Lived Religions: A focus in Lived Religions may require students to take courses in the historical, social, and cultural forms and practices of the world’s various religions. This might also include new, indigenous, or African religions. Coursework could discuss things such as ritual, pilgrimage, morality and more.
Master of Theology (ThM)
A Master of Theology (ThM) is often a one-year academic degree taken after a student has completed a three-year Master of Divinity program. It may involve about 30 credits, which often focus greatly on language studies such as Latin, Ancient Greek, Arabic and Aramaic.
The ATS considers a Master's degree in Theology the minimum required education to teach Bible or theology at an accredited Bible college. It may also serve other three other functions: (1) preparation for PhD in Theology, (2) enhance ministerial practice through scholarly study, and (3) provide disciplined reflection on a certain function in ministry.iii Students might therefore take classes in topics such as biblical and religious studies, ministry duties and divinity.
What Is a Master of Theological Studies?
A Master of Theological Studies (MTS) is a graduate degree that may provide a holistic academic program for non-MDiv students who want to broaden their grasp of theology and focus more deeply in a theological discipline. Theological studies is essentially concerned with a critical study into the nature of the divine. A MTS program may therefore be taught as a scholarly (academic) discipline in universities, seminaries, and schools of divinity.
In some universities, applicants to a MTS program may need a completed Bachelor's degree in Theology or a related area. Some tracks within a Master of Theological Studies may require students to have a functional knowledge of Hebrew and Greek. Refer to individual schools for more details.
Master of Theology programs usually require students to complete two years of full-time study or its equivalent to earn the degree. A Masters thesis might consist of an individual research project, which could allow a student to investigate a topic of their choice. Coursework could cover four core disciplines of literary, historical, systematic and practical theology. Students might take classes in Greek and Hebrew, as well as the philosophy of religion.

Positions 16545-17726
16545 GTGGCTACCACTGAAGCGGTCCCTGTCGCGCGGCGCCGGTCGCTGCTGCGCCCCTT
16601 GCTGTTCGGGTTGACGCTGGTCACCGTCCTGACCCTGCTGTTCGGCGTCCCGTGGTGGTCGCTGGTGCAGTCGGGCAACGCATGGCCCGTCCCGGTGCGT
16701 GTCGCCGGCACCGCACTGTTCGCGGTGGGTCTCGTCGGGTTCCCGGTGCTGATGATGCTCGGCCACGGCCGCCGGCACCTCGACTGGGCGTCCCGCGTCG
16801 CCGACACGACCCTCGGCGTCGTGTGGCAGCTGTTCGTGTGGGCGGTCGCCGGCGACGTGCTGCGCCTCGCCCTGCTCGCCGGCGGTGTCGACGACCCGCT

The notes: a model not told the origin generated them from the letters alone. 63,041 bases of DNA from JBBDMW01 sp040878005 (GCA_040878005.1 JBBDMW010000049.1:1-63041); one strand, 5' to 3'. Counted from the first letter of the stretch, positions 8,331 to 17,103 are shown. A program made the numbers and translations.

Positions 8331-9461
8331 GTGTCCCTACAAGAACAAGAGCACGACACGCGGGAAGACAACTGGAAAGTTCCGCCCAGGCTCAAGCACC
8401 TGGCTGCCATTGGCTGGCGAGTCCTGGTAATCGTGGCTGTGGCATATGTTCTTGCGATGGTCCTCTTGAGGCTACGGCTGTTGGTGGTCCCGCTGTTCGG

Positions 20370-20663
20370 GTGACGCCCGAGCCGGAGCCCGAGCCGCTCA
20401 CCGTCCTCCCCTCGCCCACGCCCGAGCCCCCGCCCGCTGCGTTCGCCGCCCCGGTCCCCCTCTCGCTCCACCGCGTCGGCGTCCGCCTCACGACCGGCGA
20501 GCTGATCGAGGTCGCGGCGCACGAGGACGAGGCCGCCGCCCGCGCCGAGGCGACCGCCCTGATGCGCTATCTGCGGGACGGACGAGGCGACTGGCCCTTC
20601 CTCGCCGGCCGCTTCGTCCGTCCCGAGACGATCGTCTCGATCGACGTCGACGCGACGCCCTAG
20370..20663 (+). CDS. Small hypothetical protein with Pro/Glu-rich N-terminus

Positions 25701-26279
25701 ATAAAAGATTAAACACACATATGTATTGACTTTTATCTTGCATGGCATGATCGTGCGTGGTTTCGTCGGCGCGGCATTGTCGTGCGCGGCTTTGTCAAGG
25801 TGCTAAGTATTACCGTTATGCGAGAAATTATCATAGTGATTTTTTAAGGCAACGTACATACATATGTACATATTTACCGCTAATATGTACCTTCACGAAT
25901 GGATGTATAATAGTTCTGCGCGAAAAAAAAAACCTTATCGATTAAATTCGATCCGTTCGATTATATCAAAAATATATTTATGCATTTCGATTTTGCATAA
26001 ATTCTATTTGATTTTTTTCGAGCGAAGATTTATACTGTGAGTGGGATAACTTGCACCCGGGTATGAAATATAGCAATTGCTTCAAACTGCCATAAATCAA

Areas of Emphasis
In addition, students might need to choose an area of emphasis to help anchor their research.
History of Church and Theology: A focus on the History of Church might discuss Canon Law, the Roman Catholic Church, orthodoxy and heterodoxy throughout the ages.
Biblical Exegesis: A focus in Biblical Exegesis could cover the relationship between the Hebrew language, cultural cognition and the historical context of the ancient Near East as they relate to the Old Testament. Students might also study themes and central texts of the New Testament.
Practical Theology: A focus in Practical Theology could cover pastoral theology and the study and practice of mission in past and present.
Systematic Theology: A focus in Systematic Theology might discuss diverse concepts of faith in various cultural contexts as well as theological ethics.
Take the Next Step
Whether you are drawn to a Master of Divinity, Master of Arts in Religious Studies, or Master of Theology, some programs offer a choice in format. Online Master's in Religious Studies might help you work towards your degree from wherever you are, and on your own schedule. Campus programs, are of course, interactive and you could filter for schools in a preferred city, state or country. Either way, choose a program that could enrich your life and fulfill your academic aims. Easily compare paid programs in the category of your choice, then contact the schools right away through the on-page form!
[i] nces.ed.gov/ipeds/cipcode/cipdetail.aspx?y=55&cipid=88458 | | [ii] onetonline.org/link/summary/21-2011.00 | [iii] ats.edu/uploads/accrediting/documents/degree-program-standards.pdf |
Fuller Theological SeminaryMA in Theology Master of Divinity
Temple UniversityReligion - Master Religion/Religious Studies - Master
Cabrini UniversityMaster of Arts in Religious and Pastoral Studies
Villanova UniversityTheology M.T.S. Theology
Saint Joseph's UniversityTheology and Society
Chestnut Hill CollegeHolistic Spirituality
Moravian Theological SeminaryDivinity Pastoral Counseling Certificate in Formative Spirituality Theological Studies
Philadelphia Biblical UniversityChristian Counseling Graduate Program in Bible Master of Divinity
St. Charles Borromeo Seminary, OverbrookReligious Theology
Princeton Theological SeminaryGraduate Programs
Biblical Theological SeminaryReligious Studies Divinity
Neumann UniversityMaster of Science in Pastoral Clinical Mental Health Counseling
La Salle UniversityTheology and Ministries